Kevin Bacon Number II: The Wire Index

I've noticed many of the films and shows I've enjoyed over the past few years have featured actors that previously appeared in The Wire. Someone should build a site that calculates a number based on how many actors in a show or film previously appeared in The Wire. It could be calculated like so: 

(Actors in the work that were on The Wire / Total number of actors in a work) * 10

This gives you a number between 0 and 10, with 10 being a perfect total saturation of the cast (probably only in actual episodes of The Wire) and zero being not a single actor from The Wire is involved in the project. I'm curious what the highest number non-Wire show/film is and I have a feeling if I was about to watch something and it had a number hovering between 2 and 3 I would be almost certain the work would be enjoyable.

Developers: this seems like it'd be fairly possible to do with some IMDB api work and you could probably make some money off the site by throwing Amazon "order now" links to any DVDs mentioned. 


Nanolaw with Daughter (

Watching the video I thought that it was wise of Major League Baseball to combine this sort of sentimental moment with mass
speculative litigation. It kept brand values strong. I felt strangely grateful that I could have a moment to remember that afternoon. Surprised by the evidence of both copyright violation and father-daughter


It doesn't get any better than this story.

The Banality of Evildoers

Though it was initially called a mansion, Osama Bin Laden’s safe house décor might better be described as Meth Lab Chic. (Not that I’m all that familiar with meth lab interiors, natch.) Rather than a set from 24, it's more the kind of place only Vibe magazine would choose for a shoot, no pun intended. His particleboard furniture looks like it was salvaged from a rural roadside free pile; a power strip is bolted arbitrarily to the wall; wires are strung higgledy-piggledy as if by an adolescent hobbyist; and this former heir to a multimillion Saudi fortune gets relegated to watching standard def video on a TV you couldn’t get $5 for on Craigslist. It seems only a matter of time before we’re told they found porn on his computer.All kidding aside: Our mythologies about the superpowerful and insanely devious OBL stem from the trauma of the 9/11 attacks. It just wouldn’t do for the culprits to be mere mortal miscreants; we had to build them up into a hydra-headed syndicate.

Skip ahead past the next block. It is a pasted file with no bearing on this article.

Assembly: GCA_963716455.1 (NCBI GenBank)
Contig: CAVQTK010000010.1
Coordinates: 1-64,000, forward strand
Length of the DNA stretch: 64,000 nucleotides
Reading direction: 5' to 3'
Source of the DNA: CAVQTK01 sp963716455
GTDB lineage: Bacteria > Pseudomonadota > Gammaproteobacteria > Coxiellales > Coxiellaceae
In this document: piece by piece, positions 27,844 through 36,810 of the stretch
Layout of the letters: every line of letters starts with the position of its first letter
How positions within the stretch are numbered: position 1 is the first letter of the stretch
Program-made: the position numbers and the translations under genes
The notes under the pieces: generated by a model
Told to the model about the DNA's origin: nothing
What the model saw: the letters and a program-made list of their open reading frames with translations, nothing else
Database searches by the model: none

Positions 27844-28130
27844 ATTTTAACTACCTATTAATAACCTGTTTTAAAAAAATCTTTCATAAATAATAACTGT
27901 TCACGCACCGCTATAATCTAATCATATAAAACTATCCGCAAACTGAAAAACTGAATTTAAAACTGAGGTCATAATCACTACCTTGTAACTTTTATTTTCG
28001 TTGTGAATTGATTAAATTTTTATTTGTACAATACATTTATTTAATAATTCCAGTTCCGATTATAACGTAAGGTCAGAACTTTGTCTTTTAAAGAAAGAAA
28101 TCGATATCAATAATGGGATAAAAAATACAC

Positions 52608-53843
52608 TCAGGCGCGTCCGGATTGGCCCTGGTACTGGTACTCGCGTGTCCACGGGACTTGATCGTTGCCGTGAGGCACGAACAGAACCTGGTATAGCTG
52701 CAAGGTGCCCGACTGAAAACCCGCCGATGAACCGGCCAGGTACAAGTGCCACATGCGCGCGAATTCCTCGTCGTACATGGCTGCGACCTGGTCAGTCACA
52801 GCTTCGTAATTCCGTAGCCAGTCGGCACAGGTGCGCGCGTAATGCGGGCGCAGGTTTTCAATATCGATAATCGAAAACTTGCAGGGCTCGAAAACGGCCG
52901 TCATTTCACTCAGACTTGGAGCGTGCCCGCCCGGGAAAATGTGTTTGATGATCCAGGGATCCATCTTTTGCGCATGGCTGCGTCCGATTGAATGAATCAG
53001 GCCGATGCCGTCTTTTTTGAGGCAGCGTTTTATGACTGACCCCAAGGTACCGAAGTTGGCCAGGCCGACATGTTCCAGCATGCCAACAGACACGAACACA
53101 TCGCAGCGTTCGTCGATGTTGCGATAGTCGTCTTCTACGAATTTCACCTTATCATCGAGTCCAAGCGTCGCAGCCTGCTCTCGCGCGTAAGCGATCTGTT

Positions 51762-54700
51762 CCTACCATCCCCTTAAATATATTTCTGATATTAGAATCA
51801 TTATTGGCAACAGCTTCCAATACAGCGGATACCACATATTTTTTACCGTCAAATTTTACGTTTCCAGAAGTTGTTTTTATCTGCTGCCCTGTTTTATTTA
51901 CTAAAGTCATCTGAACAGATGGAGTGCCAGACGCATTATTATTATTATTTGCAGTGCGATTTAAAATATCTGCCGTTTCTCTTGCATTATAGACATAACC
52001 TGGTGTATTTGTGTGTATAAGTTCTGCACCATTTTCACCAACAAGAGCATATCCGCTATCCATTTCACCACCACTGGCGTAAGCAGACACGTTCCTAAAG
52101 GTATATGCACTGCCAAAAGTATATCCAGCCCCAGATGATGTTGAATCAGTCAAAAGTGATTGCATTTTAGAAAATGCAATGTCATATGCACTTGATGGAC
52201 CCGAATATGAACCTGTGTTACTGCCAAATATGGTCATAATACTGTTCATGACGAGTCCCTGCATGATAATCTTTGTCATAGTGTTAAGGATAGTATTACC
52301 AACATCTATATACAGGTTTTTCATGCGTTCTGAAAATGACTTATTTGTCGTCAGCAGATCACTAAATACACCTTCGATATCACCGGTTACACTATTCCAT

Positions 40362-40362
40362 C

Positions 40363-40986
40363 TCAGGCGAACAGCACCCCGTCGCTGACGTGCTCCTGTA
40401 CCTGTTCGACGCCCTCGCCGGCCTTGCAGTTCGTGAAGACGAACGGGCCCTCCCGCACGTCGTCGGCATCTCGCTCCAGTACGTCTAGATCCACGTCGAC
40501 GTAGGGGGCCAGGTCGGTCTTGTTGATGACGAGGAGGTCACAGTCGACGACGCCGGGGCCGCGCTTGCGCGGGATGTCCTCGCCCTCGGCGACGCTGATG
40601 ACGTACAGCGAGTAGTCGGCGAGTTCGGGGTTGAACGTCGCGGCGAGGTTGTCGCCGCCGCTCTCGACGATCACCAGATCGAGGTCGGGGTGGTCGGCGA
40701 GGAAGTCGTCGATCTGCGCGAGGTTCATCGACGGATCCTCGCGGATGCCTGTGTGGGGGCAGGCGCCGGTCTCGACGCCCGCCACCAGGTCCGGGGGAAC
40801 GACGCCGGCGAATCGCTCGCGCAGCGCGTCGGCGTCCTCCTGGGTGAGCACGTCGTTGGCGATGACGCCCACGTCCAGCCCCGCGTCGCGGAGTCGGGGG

This is the smartest take on OBL and Al-Queda I've seen, and mirrors how I've thought of these guys for the past ten years. (via Sippey)



Treme, the HBO show by David Simon (of The Wire fame) is a show set in post-Katrina New Orleans and follows the world of musicians, chefs, and residents. Sunday night, the third episode "On Your Way Down" had this exchange where a jazz musician hip to the internet tries to convince a record exec to help promote him on places like "Facebook, Myspace, the blogosphere, MetaFilter…"

It blew me away to hear it mentioned on a show of such stature and I figured maybe one of the writers was a fan but we're lucky enough to have the music supervisor on MetaFilter who said he had nothing to do with it, and the show's writer was just trying to pick out an increasingly obscure internet references to reinforce the character's internet cred.

I'm glad I got to catch David Simon talking about Treme right before they started filming, on a trip to New Orleans a couple years back. Who knows if being in that audience lead to this (seriously doubt it).

Kickstarter tips from a fan of crowd-funding

Screen shot 2011-05-05 at 11.01.48 AM I've been a huge fan of Kickstarter since they launched just two years ago. My friend Andy was one of the first employees, I got to put my money where my mouth is when I became a small investor in the project, and I do run a curated page of all MetaFilter members with Kickstarter projects.

All those disclaimers aside and though I've yet to launch my own Kickstarter project, I wanted to post some tips on having a successful project on Kickstarter from someone that has funded almost 30 projects. These are trends and tips I've noticed in watching a few dozen projects succeed and fail over the last two years. 

Have a compelling idea

I know, this is obvious, but it's worth stating that every successful project on Kickstarter starts with a great idea for a thing that no one has seen before and does something cool. You can get every other tip right and still fail if you mess up this core thing.

A compelling idea is unique, it addresses a need that nothing else does, and it helps if it does so in a clever way. Now that can be an iPhone tripod mount or a movie about BMX, but it helps if it adds to the world as being a new form of creativity.

Don't ask for too much, tell us what you need the money for

The number one reason I'd say projects fail is that they ask for too much money. I know product design and manufacturing doesn't come cheap but if you have a small little item you want to produce that will have a final price of maybe $20 or less, don't be surprised when you have trouble raising many tens of thousands of dollars for it.

Whatever you need in terms of money, be sure to explain in as much detail possible how the money will be used and what it will be used for. Sometimes I've seen too-high $ projects get more funding when the creators came back to explain how much equipment was really necessary and what the going rates were.